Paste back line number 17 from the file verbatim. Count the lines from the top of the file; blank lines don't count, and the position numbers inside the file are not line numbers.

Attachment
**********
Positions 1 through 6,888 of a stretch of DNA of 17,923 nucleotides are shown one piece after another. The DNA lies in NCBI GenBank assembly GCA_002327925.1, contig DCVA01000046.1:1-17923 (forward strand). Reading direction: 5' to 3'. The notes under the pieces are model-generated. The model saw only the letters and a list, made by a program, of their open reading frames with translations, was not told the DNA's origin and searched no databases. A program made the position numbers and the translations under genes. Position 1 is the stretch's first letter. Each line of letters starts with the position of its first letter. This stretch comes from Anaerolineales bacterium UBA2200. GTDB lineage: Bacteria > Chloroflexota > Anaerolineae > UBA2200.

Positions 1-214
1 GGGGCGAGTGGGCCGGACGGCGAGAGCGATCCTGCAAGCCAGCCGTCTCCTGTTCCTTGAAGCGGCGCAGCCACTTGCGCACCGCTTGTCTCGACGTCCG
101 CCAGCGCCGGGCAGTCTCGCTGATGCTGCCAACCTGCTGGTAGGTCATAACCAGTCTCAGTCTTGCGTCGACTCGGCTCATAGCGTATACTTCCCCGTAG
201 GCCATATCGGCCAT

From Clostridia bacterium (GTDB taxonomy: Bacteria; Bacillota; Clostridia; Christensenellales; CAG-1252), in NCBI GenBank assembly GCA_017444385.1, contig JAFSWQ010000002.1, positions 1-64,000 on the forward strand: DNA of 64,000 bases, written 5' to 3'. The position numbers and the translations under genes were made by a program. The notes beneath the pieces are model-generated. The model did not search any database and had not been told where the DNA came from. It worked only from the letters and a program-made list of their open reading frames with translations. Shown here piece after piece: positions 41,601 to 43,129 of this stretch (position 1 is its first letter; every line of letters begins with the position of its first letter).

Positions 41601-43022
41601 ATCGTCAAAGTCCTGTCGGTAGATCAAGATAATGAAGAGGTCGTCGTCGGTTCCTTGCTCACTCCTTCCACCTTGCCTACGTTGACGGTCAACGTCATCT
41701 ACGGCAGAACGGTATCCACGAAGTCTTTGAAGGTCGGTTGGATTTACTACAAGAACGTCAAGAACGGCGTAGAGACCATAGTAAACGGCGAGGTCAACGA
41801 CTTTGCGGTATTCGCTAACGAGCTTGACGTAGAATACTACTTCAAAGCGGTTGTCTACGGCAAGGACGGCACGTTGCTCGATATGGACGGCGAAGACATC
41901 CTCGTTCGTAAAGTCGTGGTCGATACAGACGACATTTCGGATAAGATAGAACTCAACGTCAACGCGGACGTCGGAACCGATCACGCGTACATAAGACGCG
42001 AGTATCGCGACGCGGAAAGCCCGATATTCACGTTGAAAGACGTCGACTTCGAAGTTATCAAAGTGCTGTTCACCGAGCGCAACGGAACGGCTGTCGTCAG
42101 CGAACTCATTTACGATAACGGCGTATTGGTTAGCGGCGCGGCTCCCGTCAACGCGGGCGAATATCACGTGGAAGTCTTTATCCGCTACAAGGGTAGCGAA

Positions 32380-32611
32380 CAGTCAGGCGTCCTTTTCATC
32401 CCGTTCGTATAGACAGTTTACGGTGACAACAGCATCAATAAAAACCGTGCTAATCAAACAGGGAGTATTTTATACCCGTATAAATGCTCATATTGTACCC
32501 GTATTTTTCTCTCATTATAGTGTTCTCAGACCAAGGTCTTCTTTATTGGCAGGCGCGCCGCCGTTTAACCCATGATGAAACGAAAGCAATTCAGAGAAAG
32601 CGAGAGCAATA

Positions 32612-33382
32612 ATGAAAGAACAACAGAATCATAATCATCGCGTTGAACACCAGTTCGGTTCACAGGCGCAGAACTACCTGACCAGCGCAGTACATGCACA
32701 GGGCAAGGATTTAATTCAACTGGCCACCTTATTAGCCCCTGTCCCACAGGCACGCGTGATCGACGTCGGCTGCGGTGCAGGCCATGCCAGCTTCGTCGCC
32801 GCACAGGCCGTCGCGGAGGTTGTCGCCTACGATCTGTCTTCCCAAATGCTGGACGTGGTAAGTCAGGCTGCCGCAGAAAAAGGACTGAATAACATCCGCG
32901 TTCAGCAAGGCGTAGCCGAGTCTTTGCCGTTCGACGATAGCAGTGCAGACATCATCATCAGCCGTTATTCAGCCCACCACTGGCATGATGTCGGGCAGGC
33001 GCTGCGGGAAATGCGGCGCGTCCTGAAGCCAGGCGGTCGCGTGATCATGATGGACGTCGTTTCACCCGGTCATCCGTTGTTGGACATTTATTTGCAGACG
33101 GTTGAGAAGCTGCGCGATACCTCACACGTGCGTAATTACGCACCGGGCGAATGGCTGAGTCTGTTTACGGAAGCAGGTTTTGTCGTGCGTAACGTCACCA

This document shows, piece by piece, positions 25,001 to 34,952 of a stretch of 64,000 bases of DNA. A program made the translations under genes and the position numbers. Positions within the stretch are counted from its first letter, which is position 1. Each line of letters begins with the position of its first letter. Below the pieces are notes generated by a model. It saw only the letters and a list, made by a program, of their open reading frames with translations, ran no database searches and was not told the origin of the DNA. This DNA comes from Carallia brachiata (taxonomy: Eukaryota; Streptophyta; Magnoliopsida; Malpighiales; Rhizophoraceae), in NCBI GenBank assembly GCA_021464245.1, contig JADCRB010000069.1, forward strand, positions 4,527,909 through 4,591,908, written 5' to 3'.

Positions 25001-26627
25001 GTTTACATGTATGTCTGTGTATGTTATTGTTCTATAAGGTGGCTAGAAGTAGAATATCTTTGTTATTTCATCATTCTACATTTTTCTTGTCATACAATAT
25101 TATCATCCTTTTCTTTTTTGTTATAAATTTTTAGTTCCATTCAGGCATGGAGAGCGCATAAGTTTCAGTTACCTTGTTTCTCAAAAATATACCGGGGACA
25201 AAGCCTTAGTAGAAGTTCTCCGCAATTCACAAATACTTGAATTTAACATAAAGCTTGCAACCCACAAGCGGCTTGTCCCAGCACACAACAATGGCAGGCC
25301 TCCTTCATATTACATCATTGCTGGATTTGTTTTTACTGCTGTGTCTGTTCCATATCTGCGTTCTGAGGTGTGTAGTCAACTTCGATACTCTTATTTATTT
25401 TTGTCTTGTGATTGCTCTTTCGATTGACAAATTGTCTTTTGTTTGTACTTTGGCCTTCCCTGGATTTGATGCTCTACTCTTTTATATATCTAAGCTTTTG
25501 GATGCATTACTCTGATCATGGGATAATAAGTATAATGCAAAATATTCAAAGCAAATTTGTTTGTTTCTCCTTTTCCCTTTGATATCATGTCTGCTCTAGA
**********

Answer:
32501 GTATTTTTCTCTCATTATAGTGTTCTCAGACCAAGGTCTTCTTTATTGGCAGGCGCGCCGCCGTTTAACCCATGATGAAACGAAAGCAATTCAGAGAAAG